George H.W. Bush had to take back his assessment of Ronald Reagan’s “voodoo economics” after losing the Republican nomination to him in 1980 and becoming his vice-presidential pick. Eight years later, Robert J. Dole called Mr. Bush a liar during their primary battle, then endorsed him after losing. Eight years after that, Newt Gingrich, who had denigrated Mr. Dole as the “tax collector for the welfare state,” endorsed him as “a close personal friend.”

Hillary Clinton backed Barack Obama in 2008 after telling Democratic voters that he was not capable of handling a hypothetical 3 a.m. phone call announcing some sort of national crisis. She was not the only one that year who took back criticism of Mr. Obama. Joseph R. Biden Jr., then a senator, had pronounced the younger man “not yet ready” for the presidency, only to turn around to join his ticket and tell the country that, in fact, he was ready after all. Twelve years later, Kamala Harris attacked Mr. Biden’s record on race, then endorsed him “with great enthusiasm.”

All of that, though, seems quaint compared with the brazen contortions that Republicans have made to move beyond their criticisms of Mr. Trump. They did not just disagree with his policies or qualifications; they assailed his integrity, his character, his honesty, even his sanity, in ways rarely seen in modern times, the kind of criticisms that have proved much harder to explain away when they later embraced him.

During the 2016 contest, Senator Lindsey Graham of South Carolina called Mr. Trump “crazy” and a “kook,” and a “race-baiting, xenophobic, religious bigot” who was “unfit for office.” After Mr. Trump won the nomination, Mr. Graham declared that his party had gone “batshit crazy” by anointing “the most flawed nominee in the history of the Republican Party.” He then turned around and became one of Mr. Trump’s chief allies, chiding the news media for labeling him “some kind of kook not fit to be president” — the same language that he himself had used.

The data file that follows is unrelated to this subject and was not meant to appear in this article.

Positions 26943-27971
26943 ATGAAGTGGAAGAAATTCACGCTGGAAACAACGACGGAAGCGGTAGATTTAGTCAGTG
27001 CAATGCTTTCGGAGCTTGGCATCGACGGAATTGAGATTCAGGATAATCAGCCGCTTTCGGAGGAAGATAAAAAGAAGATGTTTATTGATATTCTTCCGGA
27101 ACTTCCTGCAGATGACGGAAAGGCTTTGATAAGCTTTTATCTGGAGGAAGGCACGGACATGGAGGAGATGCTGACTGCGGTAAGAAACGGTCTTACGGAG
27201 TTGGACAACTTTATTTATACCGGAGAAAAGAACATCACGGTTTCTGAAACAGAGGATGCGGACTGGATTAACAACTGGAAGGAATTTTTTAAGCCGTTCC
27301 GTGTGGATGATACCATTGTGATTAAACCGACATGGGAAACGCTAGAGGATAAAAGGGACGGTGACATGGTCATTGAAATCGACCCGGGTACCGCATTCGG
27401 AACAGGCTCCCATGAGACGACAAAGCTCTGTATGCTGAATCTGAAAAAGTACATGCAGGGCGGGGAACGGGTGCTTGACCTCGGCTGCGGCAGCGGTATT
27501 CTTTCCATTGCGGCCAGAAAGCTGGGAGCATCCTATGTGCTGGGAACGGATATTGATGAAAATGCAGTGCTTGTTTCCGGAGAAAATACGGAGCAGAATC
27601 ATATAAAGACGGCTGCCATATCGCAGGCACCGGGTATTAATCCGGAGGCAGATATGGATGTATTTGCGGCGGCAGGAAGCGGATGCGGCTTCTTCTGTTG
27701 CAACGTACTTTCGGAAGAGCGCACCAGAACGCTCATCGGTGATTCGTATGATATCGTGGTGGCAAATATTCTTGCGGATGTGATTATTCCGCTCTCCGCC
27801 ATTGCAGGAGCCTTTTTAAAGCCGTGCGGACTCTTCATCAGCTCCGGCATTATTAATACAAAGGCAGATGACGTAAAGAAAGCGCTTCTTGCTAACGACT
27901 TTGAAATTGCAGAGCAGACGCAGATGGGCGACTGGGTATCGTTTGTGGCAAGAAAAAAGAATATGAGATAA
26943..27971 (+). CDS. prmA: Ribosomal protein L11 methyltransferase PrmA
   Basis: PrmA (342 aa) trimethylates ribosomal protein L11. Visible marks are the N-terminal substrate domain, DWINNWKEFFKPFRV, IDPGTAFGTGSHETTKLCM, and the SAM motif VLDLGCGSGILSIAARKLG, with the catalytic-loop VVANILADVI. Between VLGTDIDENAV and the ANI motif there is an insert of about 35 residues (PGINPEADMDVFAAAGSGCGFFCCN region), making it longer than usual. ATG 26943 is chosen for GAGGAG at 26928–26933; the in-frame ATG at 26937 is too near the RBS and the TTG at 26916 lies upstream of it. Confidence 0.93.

Few have flipped back and forth more than Ms. Haley. As the governor of South Carolina in 2016, she dismissed Mr. Trump as “everything a governor doesn’t want in a president,” then endorsed him once he won the nomination and went to work for him as his ambassador to the United Nations.

After the Jan. 6 uprising at the Capitol, she denounced Mr. Trump, saying he “let us down” and “we shouldn’t have followed him, and we shouldn’t have listened to him.” She later sought to make up with him by visiting him at his Mar-a-Lago estate in Florida and praising him for building “one of the hottest economies in American history.”

During her campaign for this year’s nomination, she became the critic again, eventually the last one standing during the primaries. She released an ad predicting that another Trump presidency would be “just more chaos.” She said that he was “not qualified to be the president of the United States” and that he had “gotten more unstable and unhinged.”

“An unhinged president is an unsafe president,” she said at another point. “And if you’ll go talk about those men and women who served us,” she added, referring to derogatory comments he made about members of the military, “you don’t deserve to be president.”

This week, however, she went back to saying that he did deserve to be president after all, at least over Mr. Biden. As others have, she rationalized her decision by arguing that Mr. Biden was worse, in her case citing his handling of immigration, spending and foreign policy.

“Trump has not been perfect on these policies — I’ve made that clear many, many times,” she said. “But Biden has been a catastrophe. So I will be voting for Trump.” No matter how unhinged she considers him.